Want to stay on top of all the space news? Follow @universetoday on Twitter
In principle, the answer is yes, but it depends crucially on exactly how you accelerated the spacecraft to such a ridiculous speed. Consider a 100 metre sized spacecraft, for example. To collapse into a black hole, it would need a mass 35 times larger than Jupiter. How much energy would you need to apply to the spacecraft to accelerate it enough to acquire this mass? This is easily computed using E=mc2 – ie. multiply the mass (in kilograms) by the speed of light (in metres per second) squared. The answer is 6 times 10 to the power 45 Joules, which is roughly the combined energy output of all the hundred billion stars in the Milky Way since the Big Bang.
So – if you could focus all this energy in some way on one little spacecraft, you could accelerate it up to fast enough to become a black hole. But if you focussed all this energy on anything small, it would probably become a black hole, whether or not it were moving! If, for example, you zapped a stationary peanut with this sort of energy, it would collapse to form a black hole!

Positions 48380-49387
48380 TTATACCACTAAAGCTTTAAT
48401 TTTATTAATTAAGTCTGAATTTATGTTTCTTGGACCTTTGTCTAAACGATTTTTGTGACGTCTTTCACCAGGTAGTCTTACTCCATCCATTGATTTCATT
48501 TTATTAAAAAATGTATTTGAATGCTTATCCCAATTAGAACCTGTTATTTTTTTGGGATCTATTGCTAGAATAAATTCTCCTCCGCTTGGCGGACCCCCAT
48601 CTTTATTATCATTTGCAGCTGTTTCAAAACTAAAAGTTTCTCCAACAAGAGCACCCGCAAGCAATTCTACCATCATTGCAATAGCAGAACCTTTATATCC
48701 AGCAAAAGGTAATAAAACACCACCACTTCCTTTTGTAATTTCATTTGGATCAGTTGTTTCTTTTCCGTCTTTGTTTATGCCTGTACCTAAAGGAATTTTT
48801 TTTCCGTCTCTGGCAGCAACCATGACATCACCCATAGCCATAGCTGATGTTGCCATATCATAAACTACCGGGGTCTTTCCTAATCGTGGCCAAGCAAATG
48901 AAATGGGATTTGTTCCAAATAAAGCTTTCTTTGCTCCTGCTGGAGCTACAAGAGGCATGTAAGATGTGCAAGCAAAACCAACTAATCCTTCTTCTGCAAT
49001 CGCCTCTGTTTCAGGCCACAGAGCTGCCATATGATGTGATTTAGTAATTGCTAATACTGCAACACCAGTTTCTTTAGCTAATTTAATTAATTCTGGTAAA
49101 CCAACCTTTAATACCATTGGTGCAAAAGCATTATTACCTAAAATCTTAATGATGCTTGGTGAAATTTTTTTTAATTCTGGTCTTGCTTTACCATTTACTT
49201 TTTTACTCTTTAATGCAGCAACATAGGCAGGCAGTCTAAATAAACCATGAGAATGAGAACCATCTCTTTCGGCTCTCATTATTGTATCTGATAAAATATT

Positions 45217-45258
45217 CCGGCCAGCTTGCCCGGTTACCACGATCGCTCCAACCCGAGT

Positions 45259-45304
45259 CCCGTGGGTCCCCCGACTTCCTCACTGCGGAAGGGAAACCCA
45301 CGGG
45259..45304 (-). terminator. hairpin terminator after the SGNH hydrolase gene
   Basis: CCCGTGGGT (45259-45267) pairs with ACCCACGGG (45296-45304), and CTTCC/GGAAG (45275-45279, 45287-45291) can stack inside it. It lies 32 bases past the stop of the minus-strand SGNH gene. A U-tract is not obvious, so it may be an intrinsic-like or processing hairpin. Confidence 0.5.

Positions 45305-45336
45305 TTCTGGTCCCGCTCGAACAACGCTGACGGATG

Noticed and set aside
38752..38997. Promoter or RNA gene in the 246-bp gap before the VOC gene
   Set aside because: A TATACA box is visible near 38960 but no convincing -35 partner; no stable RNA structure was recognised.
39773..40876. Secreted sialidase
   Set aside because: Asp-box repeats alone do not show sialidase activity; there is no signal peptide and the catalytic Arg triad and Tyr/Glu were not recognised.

Dr. Paul Francis received his PhD in astrophysics at the University of Cambridge, and worked at Steward Observatory, with NASA and at the University of Melbourne before getting tenure at Mt Stromlo Observatory (part of the Australian National University).